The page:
Wednesday, March 25
DIRECTOR'S COFFEE BREAK - 2nd Flr X-Over
Fermilab Colloquium - One West
Speaker: Brian Uzzi, Northwestern University
Title: Network Complexity and Human Creativity: The Case of High Impact Science
Thursday, March 26
THERE WILL BE NO PHYSICS AND DETECTOR SEMINAR THIS WEEK
Theoretical Physics Seminar - Curia II
Speaker: David Morrissey, Harvard University
Title: Candidates for (Inelastic) Dark Matter
DIRECTOR'S COFFEE BREAK - 2nd Flr X-Over
THERE WILL BE NO ACCELERATOR PHYSICS AND TECHNOLOGY SEMINAR TODAY
Click here for NALCAL,
a weekly calendar with links to additional information.
Wednesday, March 25
- Portabello harvest grain
- Smart cuisine: Santa Fe chicken quesadilla
- Hoisin chicken
- Smart cuisine: parmesan fish
- Cuban panini
- Assorted sliced pizza
- Pesto shrimp linguini w/leeks & tomatoes
*Carb restricted alternative
Wilson Hall Cafe Menu
Wednesday, March 25
- Glazed baby carrots
- Apple German chocolate cake
Thursday, March 26
- Coquilles Saint-Jacques
- Veal saltimbocca
- Spinach fettuccine
- Amaretto soufflé w/Frangelico crème Anglais
Chez Leon menu
Call x3524 to make your reservation.
An ounce of prevention
Preventing accidents or injuries before they happen is the ultimate goal of any safety program. Regrettably, there are instances where planning and safety processes fail to identify every hazard associated with a job and an employee can get
injured. Departments can learn from these instances and strengthen their safety plans.
This recently happened in the Roads and Grounds department during a routine work activity.
On March 3, two senior groundskeepers were removing a tree. One groundskeeper was on the ground, picking up and tossing cut limbs into the bucket of a front-end loader, while another operated the machine.
To make the job easier for the person loading the cut tree limbs, the machine operator moved the loader closer. As a result, the person tossing the limbs lost track of exactly where the loader bucket was and slammed his hand into the loader bucket, breaking his finger. Fortunately, it was a relatively simple break, and with a splint in place, the employee returned to work.
The injury was the primary topic for the Roads and Grounds group during the next two weekly safety meetings. The group closely examined the hazard analysis plan they had developed for tree removal operations. Grounds personnel broke down the work process step-by-step to find factors that contributed to the accident. The group developed new procedures and requirements to prevent similar accidents and incorporated them into a new and improved hazard analysis plan. From now on, the operator will wait until they receive eye contact and hand signals from the person tossing tree limbs before moving the machine. The operator will use the parking brake when the machine is stopped or if the person on the ground is directly in front of the machine. The person on the ground will visually verify where the loader is before tossing limbs.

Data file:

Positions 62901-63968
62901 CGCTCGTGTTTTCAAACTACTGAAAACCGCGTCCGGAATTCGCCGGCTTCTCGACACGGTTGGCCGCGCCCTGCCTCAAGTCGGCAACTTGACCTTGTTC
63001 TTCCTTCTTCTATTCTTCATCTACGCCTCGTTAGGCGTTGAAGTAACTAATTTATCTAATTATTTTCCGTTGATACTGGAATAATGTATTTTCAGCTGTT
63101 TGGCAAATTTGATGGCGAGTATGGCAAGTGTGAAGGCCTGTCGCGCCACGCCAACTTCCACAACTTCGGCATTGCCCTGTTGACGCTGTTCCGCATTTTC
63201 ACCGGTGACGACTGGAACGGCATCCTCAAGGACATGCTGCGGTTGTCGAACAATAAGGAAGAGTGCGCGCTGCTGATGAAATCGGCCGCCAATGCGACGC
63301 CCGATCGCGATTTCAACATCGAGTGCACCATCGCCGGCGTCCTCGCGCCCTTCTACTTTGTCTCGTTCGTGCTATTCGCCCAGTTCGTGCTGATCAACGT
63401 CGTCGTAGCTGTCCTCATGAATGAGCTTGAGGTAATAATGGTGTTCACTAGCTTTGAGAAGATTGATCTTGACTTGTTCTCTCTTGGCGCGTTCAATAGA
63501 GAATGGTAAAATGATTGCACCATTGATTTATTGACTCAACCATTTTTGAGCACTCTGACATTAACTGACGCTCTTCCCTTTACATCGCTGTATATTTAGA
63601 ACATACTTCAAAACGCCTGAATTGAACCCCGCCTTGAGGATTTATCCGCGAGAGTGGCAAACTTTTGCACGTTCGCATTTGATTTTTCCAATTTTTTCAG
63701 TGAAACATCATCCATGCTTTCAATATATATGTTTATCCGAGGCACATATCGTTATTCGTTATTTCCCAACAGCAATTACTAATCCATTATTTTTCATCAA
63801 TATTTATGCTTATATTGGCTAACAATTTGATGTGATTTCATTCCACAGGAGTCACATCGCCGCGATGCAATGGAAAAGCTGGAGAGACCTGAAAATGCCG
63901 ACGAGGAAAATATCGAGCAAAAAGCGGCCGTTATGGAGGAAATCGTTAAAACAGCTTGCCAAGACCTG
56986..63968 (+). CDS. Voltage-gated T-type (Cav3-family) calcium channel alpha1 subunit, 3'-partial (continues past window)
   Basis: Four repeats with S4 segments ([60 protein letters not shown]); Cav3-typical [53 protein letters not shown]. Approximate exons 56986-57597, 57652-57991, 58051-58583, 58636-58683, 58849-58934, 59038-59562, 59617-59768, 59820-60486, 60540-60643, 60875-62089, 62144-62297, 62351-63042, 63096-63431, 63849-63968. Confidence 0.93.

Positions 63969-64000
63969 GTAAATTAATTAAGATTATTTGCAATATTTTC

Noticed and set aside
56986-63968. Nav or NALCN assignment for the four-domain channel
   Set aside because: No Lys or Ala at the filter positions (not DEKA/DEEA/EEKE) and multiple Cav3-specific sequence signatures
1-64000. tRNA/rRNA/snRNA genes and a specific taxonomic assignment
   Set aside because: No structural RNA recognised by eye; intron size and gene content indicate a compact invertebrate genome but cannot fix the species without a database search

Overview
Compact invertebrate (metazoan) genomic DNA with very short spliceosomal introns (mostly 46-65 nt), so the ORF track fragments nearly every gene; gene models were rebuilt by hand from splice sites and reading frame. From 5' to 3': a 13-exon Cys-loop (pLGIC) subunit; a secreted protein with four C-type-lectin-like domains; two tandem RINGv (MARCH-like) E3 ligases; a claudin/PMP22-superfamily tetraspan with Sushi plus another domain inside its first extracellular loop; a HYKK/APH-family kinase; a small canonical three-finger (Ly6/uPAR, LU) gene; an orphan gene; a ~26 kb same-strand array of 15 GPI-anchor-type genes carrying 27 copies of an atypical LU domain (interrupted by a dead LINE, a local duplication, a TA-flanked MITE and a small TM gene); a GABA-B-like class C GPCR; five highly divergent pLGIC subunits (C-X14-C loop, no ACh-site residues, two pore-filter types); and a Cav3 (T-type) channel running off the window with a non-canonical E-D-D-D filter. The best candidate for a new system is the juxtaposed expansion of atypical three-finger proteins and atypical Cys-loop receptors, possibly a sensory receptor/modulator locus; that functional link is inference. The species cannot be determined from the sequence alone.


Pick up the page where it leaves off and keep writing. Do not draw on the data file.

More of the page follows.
The process of preventing accidents before they happen is not always easy. Preventing them from happening again is critical. The process is easier when all affected employees get involved.
--Mike Becker, FESS/Site Services
2009 USPAS awards achievement prizes in physics and technology
The U.S. Particle Accelerator School recently announced the winners of its achievement prizes in physics and technology. The USPAS prizes honor individuals by recognizing their outstanding achievements over the full range of accelerator physics and technology. Two awards are given every two years.
KEK physicist Yoshiharu Mori won for his contributions to the rebirth of fixed-field alternating gradient accelerators, which have numerous practical applications; the development of a novel type of radiofrequency cavity and a compact neutron source.
Argonne National Laboratory physicist John Lewellen won for his contributions to high-brightness electron beam source design, in particular his seminal work on novel cavity geometries; field-emission cathode gating and design, construction and operation of the test facility. Lewellen studies fourth-generation light source research, including high-brightness injector research and development. He is the linac manager for the Advanced Photon System and a deputy group leader for the Accelerator Systems Physics Group.
Each winner will receive a certificate of merit and $3,000. The awards are made possible by donations from Brookhaven Science Associates; Fermi Research Alliance, LLC and Jefferson Science Associates. Winners will receive their awards at the 2009 Particle Accelerator Conference in Vancouver, B.C., May 4-8, 2009.
Fermilab gets $35 million from stimulus
From Kane County Chronicle, March 24, 2009
Efforts to expand and improve the region's premier physics laboratory soon will be stimulated.